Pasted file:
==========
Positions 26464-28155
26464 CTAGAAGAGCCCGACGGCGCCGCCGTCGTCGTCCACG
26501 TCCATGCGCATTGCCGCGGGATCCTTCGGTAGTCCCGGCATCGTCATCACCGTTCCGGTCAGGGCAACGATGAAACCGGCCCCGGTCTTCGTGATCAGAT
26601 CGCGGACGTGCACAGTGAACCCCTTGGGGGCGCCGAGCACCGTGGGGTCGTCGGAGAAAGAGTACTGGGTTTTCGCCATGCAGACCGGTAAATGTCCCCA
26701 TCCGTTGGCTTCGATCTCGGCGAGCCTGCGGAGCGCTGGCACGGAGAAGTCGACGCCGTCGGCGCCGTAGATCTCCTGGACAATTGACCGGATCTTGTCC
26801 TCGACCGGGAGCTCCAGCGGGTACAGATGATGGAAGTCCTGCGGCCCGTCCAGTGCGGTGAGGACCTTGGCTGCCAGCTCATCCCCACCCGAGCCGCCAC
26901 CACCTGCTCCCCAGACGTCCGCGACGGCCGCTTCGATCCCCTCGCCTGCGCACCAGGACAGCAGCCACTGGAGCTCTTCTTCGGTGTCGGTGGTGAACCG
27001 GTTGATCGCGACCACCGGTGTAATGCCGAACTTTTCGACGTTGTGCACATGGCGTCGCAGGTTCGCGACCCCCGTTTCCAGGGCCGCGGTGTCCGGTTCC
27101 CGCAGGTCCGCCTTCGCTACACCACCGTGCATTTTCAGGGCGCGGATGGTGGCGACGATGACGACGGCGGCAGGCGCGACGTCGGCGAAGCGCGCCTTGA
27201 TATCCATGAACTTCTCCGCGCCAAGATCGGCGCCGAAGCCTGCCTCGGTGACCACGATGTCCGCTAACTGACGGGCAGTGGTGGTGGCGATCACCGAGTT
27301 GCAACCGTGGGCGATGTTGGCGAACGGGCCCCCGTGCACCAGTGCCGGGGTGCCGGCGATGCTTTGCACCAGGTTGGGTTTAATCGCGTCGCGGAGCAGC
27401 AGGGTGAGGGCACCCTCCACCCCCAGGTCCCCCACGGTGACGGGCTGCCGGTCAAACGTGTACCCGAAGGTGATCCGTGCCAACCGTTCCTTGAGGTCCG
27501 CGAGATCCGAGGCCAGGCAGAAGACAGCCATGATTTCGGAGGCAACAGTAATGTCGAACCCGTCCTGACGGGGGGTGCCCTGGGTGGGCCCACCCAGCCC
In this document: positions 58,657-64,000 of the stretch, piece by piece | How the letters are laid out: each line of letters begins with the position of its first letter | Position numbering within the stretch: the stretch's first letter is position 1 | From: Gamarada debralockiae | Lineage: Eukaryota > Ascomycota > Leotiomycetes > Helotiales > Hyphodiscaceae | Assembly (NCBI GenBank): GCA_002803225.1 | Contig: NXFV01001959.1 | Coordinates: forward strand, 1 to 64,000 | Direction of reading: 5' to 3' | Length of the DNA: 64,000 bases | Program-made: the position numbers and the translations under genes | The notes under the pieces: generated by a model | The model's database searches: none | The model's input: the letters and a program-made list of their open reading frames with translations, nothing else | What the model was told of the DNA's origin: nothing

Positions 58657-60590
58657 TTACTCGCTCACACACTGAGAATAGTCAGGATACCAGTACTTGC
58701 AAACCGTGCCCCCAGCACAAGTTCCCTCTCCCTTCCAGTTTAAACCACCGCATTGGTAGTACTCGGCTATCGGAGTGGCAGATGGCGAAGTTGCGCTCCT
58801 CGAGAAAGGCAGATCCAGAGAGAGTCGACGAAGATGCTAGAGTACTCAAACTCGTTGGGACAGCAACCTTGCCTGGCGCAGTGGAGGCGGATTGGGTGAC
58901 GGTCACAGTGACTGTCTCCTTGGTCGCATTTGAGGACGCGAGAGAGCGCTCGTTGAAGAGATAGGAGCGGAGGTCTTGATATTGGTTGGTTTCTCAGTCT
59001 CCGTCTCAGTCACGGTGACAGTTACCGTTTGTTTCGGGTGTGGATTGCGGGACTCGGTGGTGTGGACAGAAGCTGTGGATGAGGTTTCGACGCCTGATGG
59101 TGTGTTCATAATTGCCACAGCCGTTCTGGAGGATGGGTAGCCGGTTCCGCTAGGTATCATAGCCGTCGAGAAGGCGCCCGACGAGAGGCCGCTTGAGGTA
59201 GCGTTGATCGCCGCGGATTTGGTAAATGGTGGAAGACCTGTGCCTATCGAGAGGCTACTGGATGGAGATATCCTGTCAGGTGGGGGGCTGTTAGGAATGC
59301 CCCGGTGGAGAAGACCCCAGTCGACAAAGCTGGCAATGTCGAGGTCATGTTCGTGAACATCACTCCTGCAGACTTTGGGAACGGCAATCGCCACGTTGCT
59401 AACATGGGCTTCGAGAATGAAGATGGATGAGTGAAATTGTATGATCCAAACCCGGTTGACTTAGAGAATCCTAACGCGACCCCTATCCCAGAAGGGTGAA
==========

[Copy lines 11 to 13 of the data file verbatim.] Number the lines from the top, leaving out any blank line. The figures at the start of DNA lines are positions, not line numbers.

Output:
27301 GCAACCGTGGGCGATGTTGGCGAACGGGCCCCCGTGCACCAGTGCCGGGGTGCCGGCGATGCTTTGCACCAGGTTGGGTTTAATCGCGTCGCGGAGCAGC
27401 AGGGTGAGGGCACCCTCCACCCCCAGGTCCCCCACGGTGACGGGCTGCCGGTCAAACGTGTACCCGAAGGTGATCCGTGCCAACCGTTCCTTGAGGTCCG
27501 CGAGATCCGAGGCCAGGCAGAAGACAGCCATGATTTCGGAGGCAACAGTAATGTCGAACCCGTCCTGACGGGGGGTGCCCTGGGTGGGCCCACCCAGCCC